Article by Pulitzer Prize-winning Oregonian journalist Rich Read, here. The State Legislature is doing its best to clean up the mess created by the UO General Counsel’s office and Counseling Center Director Shelly Kerr when she gave Jane Doe’s counseling reports to the GC:
A lawmaker who led the Oregon Senate to a unanimous vote better protecting sexual-assault victims said Thursday she’s not done making the University of Oregon and other institutions boost patient confidentiality.
Sen. Sara Gelser, D-Corvallis, said she’d work next session to strengthen privacy provisions at institutions such as UO, where the campus counseling center recently weakened its confidentiality guarantees without public notice. Gelser amended the bill before passage Wednesday to tighten requirements in response to an April 8 story by The Oregonian/OregonLive, which reported that the center had quietly diluted privacy safeguards.
Students across the nation have grown leery of campus counseling clinics after the UO center gave lawyers confidential therapy records of a student who was allegedly gang-raped March 9, 2014, by three university basketball players. The unidentified woman has sued the university and men’s basketball coach Dana Altman. The three players were never criminally charged.
There’s still no word on what Doug Park’s office has done to ensure the confidentiality of their electronic copies of the counseling records. I suggest returning them to Jane Doe’s lawyer on a “zip drive”.
Kerr told the Oregonian that she decides on the confidentiality of student records on the basis of “public relations” and the “political landscape”, and then takes the fall for Frances Bronet, blaming her mistakes on her own excessive focus on the students. Really.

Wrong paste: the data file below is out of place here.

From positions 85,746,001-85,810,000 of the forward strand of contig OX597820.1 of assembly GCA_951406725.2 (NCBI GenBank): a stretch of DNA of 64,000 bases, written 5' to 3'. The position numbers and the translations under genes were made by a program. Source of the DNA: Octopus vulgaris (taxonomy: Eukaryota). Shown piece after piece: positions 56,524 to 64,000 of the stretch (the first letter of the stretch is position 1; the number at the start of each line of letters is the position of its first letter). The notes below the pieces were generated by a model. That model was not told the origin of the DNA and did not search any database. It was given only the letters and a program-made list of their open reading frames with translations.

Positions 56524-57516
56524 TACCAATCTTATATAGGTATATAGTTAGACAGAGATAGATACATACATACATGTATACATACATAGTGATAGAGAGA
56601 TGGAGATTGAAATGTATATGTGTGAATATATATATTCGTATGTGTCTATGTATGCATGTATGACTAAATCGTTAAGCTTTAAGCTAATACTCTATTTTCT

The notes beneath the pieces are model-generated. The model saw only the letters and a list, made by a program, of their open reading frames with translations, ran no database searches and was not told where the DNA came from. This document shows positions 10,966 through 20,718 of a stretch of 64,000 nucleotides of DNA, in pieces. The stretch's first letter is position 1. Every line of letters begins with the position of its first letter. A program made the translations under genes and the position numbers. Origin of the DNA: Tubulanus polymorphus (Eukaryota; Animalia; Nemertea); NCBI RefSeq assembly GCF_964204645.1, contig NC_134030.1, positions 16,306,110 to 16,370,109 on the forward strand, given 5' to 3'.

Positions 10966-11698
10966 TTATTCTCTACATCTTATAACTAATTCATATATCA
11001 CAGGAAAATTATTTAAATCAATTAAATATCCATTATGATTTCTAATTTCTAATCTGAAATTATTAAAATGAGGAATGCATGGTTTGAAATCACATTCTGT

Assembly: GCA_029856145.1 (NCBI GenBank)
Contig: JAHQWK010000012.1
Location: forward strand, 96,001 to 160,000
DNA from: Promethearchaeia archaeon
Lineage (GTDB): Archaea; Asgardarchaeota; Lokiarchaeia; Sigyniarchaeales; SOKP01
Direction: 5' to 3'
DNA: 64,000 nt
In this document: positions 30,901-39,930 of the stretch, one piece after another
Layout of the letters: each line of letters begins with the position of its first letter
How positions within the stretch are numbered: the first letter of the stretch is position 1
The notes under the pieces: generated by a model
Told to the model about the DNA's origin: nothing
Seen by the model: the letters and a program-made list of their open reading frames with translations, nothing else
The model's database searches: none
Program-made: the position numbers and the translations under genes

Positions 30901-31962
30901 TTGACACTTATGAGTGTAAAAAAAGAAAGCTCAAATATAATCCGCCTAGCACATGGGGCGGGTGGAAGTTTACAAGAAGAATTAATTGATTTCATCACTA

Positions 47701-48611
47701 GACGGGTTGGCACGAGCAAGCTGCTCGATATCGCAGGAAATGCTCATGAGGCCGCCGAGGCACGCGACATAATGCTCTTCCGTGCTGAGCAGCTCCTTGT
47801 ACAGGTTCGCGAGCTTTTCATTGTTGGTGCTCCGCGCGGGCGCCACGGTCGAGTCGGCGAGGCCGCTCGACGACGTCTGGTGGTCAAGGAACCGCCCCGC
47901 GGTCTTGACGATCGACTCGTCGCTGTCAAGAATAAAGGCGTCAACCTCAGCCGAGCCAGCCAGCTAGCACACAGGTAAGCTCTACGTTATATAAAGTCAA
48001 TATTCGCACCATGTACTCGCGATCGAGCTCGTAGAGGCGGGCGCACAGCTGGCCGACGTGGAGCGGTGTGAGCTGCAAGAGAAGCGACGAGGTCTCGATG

“We were on trains on seemingly parallel tracks that suddenly managed to crash into each other,” Kerr said. “That’s my fault.”
“I was focused on the students, and had I looked at the political and PR landscape, I probably would have paused and asked some additional questions,” Kerr said.
Kerr also said that despite its title, the new statement is “not really a policy.” Instead it’s a description of the clinic’s practice, she said.
Does Kerr, who is in charge of a center training graduate students at UO and interns from Ph.D. programs at other universities who come for training, hold special seminars to help future psychologists learn how to integrate “public relations” into their counseling duties? Do GTFs at the University of Oregon receive an education that is unavailable at other universities, on how the handling of the confidential records of patients can be used to respond to the “political landscape” of the institution the future psychologists will be working for?
A search of the UO course catalog has failed to turn up any seminar at the University Counseling and Testing Center titled “Public Relations for Shrinks” or “Patient Records and Politics.” Perhaps a joint degree between the Department of Political Science and the Counseling Center could be offered — Politics and Psychology.